The amiable veteran has the perfect personality for a Pro-Am and would be a popular champion with fans and punters alike should he get over the line. There is definitely some value in the quotes around 35.0.

Another player that fits into the amiable veteran category is Brandt Snedeker. The 37-year-old from Tennessee sat out much of last year after suffering from a rib injury and it’s easy to forget that before that point he was a staple of the world’s top 20. The eight-time Tour winner is a former two time Pebble Beach pro-am champ (with a further 4th place last season) and has openly said he relishes the pro-am element, enjoying the week playing alongside an old college friend as his partner.

The formidable short game of Brandt Snedeker on Poa Annua greens could be crucial this weekend.

His record on Poa Annua greens is outstanding with five of his victories coming on these green types and he flashed some form last week with his first top 25 finish since returning from injury. At 45.0 he feels like a must bet in a tournament he loves.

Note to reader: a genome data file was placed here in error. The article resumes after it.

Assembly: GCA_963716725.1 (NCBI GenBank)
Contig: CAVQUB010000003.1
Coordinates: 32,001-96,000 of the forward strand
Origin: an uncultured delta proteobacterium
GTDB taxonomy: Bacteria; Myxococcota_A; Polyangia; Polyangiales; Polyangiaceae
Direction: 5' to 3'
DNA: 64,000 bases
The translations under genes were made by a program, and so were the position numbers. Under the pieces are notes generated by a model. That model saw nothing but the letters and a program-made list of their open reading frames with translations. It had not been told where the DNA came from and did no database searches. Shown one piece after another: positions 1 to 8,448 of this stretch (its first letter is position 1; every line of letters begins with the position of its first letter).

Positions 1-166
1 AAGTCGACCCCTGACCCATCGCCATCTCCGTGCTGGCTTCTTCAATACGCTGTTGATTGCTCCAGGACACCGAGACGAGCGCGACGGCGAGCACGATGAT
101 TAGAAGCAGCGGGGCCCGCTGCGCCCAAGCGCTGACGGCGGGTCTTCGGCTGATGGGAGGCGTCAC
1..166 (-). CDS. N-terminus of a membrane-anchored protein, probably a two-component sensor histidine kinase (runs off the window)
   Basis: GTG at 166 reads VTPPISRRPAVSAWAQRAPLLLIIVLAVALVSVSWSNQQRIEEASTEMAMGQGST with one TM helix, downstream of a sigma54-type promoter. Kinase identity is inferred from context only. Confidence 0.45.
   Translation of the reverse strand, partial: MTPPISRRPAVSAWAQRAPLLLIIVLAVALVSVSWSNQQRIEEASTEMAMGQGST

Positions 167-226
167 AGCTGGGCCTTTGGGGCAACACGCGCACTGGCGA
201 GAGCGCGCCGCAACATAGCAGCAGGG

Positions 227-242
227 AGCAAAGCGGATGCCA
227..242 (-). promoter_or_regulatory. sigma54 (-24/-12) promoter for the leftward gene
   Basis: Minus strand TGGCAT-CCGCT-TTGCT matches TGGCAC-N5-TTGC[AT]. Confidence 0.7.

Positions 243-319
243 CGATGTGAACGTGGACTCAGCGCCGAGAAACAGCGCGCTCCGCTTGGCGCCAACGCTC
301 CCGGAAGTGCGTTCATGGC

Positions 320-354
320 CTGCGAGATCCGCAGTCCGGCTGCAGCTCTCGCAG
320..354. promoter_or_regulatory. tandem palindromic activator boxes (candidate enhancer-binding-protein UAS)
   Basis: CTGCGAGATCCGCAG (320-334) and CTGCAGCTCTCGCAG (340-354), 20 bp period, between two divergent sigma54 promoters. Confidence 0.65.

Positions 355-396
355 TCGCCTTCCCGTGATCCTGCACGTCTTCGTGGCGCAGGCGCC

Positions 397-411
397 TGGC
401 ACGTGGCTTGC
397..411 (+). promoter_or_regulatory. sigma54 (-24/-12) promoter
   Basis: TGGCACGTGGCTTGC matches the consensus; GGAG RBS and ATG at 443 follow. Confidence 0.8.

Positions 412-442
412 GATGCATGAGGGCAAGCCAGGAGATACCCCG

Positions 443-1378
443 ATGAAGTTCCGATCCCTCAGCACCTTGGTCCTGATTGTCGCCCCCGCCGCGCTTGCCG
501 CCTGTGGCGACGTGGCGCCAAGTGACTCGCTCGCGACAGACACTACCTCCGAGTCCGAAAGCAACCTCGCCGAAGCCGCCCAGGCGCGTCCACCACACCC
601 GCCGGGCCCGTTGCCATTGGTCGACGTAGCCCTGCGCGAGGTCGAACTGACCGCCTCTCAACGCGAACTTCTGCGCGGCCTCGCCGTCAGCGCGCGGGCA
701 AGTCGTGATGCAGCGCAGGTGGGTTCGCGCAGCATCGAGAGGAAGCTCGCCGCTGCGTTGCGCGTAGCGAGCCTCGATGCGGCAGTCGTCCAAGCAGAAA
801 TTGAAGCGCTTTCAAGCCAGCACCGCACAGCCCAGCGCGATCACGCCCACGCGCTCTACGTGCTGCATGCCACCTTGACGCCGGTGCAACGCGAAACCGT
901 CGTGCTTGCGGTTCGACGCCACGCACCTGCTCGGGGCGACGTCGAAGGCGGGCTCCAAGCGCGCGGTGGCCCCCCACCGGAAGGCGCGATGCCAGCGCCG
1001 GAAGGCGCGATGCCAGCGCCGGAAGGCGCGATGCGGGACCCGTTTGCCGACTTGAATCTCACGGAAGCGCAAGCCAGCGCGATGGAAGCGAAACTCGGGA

My final selection is not a veteran but is beginning to forge a successful career after a stuttering start – Chesson Hadley. The 30-year-old was the 2014 PGA Tour Rookie of the Year after a successful debut season featuring a winner at the Puerto Rico Open but he soon found himself back on the second-tier Tour after a couple of fallow years.

To his credit, he bounced back with his solitary season back in the lesser leagues culminating in his coronation as Tour Player of the Year, and he’s followed that form through into this season, racking up four top-five finishes in his eight events to date.

Chesson Hadley has been in great form of late.

One of those results came last week at the Phoenix Open and that tie for 5th sets him up beautifully for a return to Pebble Beach where he’s previously recorded two top 10s in three starts. He’s a Poa Annua specialist, doubling his expected strokes gained-putting output when putting on the surface and at 65.0, he rates definite value despite the stellar field.

IRecommended Bets:

  • Phil Mickelson, 1.5 points @ 35.0 (lay 4 points @ 5.0)
  • Brandt Snedeker, 1 point @ 45.0 (lay 4 points @ 7.0)
  • Chesson Hadley, 1 point @ 65.0 (lay 5 points @ 8.0)